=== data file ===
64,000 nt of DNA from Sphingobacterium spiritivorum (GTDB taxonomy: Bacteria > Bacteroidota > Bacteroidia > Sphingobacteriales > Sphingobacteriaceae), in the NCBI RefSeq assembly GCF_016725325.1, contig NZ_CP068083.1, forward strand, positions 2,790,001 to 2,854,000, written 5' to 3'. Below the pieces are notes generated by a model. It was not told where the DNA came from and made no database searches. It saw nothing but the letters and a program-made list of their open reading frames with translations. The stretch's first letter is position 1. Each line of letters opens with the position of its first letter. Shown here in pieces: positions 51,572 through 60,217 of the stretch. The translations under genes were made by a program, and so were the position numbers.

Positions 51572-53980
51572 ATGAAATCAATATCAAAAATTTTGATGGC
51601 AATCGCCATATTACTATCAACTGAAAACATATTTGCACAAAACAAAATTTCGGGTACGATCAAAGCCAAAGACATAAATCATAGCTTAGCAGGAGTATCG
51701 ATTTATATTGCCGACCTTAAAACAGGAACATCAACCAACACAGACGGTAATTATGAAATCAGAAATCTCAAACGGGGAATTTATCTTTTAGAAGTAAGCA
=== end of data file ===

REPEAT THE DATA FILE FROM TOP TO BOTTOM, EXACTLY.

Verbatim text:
64,000 nt of DNA from Sphingobacterium spiritivorum (GTDB taxonomy: Bacteria > Bacteroidota > Bacteroidia > Sphingobacteriales > Sphingobacteriaceae), in the NCBI RefSeq assembly GCF_016725325.1, contig NZ_CP068083.1, forward strand, positions 2,790,001 to 2,854,000, written 5' to 3'. Below the pieces are notes generated by a model. It was not told where the DNA came from and made no database searches. It saw nothing but the letters and a program-made list of their open reading frames with translations. The stretch's first letter is position 1. Each line of letters opens with the position of its first letter. Shown here in pieces: positions 51,572 through 60,217 of the stretch. The translations under genes were made by a program, and so were the position numbers.

Positions 51572-53980
51572 ATGAAATCAATATCAAAAATTTTGATGGC
51601 AATCGCCATATTACTATCAACTGAAAACATATTTGCACAAAACAAAATTTCGGGTACGATCAAAGCCAAAGACATAAATCATAGCTTAGCAGGAGTATCG
51701 ATTTATATTGCCGACCTTAAAACAGGAACATCAACCAACACAGACGGTAATTATGAAATCAGAAATCTCAAACGGGGAATTTATCTTTTAGAAGTAAGCA